Everything You Need To Know About Occipital Neuralgia

If you’re experiencing sudden, severe pain in your upper neck, the back of your head, or behind your ears on one side of your head, chances are you have occipital neuralgia. This is a chronic disorder that occurs as a result of irritation of the occipital nerves – the two pairs of nerves that originate near the second and third vertebrae of the neck.

Curious to know more? Here’s all you need to know about this rare but painful condition.


Symptoms Of Occipital Neuralgia

Piercing, Intense Pain That Starts At The Base Of The Skull And Sensitivity To The Slightest Touch Are The Common Symptoms Of Occipital Neuralgia

  • The primary symptom of this condition is the piercing, throbbing, or electric-shock-like pain that usually starts at the base of the skull and then radiates near the back or along the side of the scalp. The pain normally lasts for a short period of time – anywhere between a few seconds and a few minutes.
  • You may also experience pain behind the eye on the affected side.
  • Occipital neuralgia causes sensitivity to the lightest touch – it is triggered quickly even by routine activities like brushing your hair or resting your head on a pillow. It is this characteristic that differentiates it from migraines and regular headaches.
  • You may also have numbness or tenderness in the affected area – especially in the region where the occipital nerves enter the scalp.1

Causes Of Occipital Neuralgia

 Irritated Occipital Nerves Are The Primary Cause Of Occipital Neuralgia In Addition To Other Possible Causes Like Chronic Neck Tension And Prior Injury


Although this condition is usually caused by irritated occipital nerves, it could be the result of other conditions like:2

  • Osteoarthritis of the upper cervical spine (where your spine begins in the neck)
  • Tumors affecting nerve roots
  • Inflammation of blood vessels
  • Gout
  • Diabetes
  • Pressure on the nerves as a result of tight muscles
  • Chronic tension in the neck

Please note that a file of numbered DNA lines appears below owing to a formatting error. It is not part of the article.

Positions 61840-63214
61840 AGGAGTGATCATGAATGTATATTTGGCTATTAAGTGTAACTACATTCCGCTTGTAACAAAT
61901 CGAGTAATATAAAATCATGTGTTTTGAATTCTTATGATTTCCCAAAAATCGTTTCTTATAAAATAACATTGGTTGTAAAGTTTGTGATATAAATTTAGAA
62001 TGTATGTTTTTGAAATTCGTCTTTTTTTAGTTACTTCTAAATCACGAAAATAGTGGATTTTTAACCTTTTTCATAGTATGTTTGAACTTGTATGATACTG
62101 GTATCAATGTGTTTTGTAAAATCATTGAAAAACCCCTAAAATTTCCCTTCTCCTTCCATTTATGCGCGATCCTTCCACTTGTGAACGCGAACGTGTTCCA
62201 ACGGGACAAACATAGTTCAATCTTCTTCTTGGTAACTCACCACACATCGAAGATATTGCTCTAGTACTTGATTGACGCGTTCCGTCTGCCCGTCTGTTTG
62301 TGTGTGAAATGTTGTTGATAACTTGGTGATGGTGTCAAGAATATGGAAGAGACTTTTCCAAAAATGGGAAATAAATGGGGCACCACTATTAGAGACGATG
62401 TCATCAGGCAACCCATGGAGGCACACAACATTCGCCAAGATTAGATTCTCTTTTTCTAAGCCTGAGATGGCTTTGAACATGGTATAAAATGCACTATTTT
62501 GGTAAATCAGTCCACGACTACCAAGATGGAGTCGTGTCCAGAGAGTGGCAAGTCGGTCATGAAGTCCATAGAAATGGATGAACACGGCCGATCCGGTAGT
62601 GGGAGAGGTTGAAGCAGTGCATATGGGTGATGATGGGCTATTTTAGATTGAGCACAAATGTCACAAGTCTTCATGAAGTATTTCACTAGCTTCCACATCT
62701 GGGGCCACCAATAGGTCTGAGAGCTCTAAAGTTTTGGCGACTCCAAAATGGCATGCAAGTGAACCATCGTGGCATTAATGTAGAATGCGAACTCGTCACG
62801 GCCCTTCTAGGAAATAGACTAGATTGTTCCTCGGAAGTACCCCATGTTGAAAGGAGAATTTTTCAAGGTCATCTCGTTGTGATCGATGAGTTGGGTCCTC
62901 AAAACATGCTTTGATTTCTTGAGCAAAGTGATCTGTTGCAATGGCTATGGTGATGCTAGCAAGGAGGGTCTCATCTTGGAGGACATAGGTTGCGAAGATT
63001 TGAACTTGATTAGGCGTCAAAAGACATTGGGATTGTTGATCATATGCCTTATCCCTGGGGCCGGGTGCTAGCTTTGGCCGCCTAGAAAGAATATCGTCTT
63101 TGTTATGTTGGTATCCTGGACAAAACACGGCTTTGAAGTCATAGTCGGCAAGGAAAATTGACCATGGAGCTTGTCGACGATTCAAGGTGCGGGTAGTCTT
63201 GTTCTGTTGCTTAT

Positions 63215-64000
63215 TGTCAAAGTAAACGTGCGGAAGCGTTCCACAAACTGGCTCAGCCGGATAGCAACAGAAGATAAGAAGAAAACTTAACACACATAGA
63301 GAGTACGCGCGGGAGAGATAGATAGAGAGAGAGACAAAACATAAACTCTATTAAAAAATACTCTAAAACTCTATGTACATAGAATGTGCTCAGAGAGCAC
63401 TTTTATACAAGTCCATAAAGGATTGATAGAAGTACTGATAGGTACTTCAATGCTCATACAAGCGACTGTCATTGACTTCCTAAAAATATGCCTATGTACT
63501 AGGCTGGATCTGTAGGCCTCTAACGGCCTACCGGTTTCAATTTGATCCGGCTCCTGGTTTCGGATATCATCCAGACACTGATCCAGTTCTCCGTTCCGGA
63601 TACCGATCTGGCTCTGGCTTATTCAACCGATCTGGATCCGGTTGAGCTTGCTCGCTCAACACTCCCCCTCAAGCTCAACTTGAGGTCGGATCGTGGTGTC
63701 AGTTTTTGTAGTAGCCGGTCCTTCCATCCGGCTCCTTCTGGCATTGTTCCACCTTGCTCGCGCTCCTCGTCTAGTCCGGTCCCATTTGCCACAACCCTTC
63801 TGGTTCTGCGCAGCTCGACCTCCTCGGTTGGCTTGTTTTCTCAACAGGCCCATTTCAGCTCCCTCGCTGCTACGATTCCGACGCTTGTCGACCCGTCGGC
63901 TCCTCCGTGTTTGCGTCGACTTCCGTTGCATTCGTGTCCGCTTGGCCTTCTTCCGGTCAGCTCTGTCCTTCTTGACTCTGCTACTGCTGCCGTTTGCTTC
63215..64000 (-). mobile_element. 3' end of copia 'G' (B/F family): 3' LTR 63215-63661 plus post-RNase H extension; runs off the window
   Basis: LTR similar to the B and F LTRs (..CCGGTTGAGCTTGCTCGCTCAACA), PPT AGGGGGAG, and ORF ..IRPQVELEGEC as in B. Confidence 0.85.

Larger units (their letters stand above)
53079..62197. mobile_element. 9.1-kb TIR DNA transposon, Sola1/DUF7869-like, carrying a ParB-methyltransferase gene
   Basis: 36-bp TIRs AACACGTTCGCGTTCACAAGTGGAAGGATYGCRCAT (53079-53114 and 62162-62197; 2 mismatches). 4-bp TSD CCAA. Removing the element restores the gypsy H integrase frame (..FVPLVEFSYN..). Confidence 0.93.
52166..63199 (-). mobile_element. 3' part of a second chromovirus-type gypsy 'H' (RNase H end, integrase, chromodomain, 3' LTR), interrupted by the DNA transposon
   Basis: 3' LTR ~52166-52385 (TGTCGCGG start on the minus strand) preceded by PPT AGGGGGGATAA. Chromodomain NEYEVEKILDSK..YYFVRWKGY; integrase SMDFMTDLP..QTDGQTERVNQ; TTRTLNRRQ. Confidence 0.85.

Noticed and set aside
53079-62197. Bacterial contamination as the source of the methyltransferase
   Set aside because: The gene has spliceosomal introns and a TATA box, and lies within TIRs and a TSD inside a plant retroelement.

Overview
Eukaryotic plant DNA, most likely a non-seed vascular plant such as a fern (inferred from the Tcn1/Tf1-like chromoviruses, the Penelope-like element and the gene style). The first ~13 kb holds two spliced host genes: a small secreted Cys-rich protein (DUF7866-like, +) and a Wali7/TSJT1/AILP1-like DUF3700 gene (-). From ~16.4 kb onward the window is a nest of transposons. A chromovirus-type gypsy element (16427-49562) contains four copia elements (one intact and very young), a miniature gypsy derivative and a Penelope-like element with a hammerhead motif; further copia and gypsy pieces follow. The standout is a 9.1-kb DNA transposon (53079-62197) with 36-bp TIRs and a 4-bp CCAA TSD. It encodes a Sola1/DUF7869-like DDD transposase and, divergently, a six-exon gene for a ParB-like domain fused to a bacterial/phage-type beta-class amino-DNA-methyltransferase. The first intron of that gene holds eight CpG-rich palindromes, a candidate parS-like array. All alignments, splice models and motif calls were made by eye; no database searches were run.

• Prior injury
  • Surgery

3 Ways To Treat Occipital Neuralgia At Home

Treat Occipital Neuralgia Symptoms At Home By Doing The Corpse Pose, The Sub-Occipital Neck Stretch, And Neck Extension And Flexion Exercises


While doctors may recommend anti-inflammatory medications and muscle relaxants to treat this condition, you could try these 3 simple methods to treat occipital neuralgia at home. Remember to consult your doctor before you try these remedies.

1. Try The Corpse Pose (Shavasana)

This is a yoga pose meant for restoration and is ideal for occipital pain as rest aids in healing such pain.



  • Lie flat on your back.
  • Place a pillow or a folded towel below your head if necessary.
  • Ensure that your arms are next to your body with your palms facing up and your legs are resting in a natural position.
  • Place cucumbers on your eyes to feel further relaxed.
  • Stay in this position for 20–30 minutes for complete relaxation.

2. Do The Sub-Occipital Neck Stretch

  • Sit straight on a chair with your head and neck in line with your spine.
  • Place the middle and index fingers of your right hand on your chin.
  • Push your chin backward gently while keeping your mouth closed.
  • Try to move just your head back. You’ll feel the back and sides of your neck as well as the base of your skull stretching. Hold the stretch for a few seconds and then release.
  • Do this a few times a day for relief.

3. Try Neck Extension And Flexion Exercises

These exercises help in relieving any stress in your neck and can loosen any tight muscles.


  • Sit on a chair with your hands on your knees.
  • Ensure that you sit straight with your head and neck in line with your spine.
  • Look forward first and then slowly lean back so that you look at the ceiling.
  • Hold this position for a few seconds and then move your head back to the resting position.
  • Now, bend your head forward slowly so that your chin points to your chest.
  • Hold for a few seconds and then rest your head in the initial position.
  • Do this for 5–10 times reps.

Other Tips

  • Massaging can also ease the symptoms of occipital neuralgia. It can increase the blood and oxygen flow, healing the damaged nerves much faster.
  • Avoid poor posture like hunching over and bending your neck down to prevent pressure on the nerves.
  • Heat therapy and rest are also ideal ways to treat this condition.

These simple exercises and tips will reduce your symptoms without any medication, making you feel at ease. However, if you continue to experience the symptoms for a long time, consult your doctor immediately.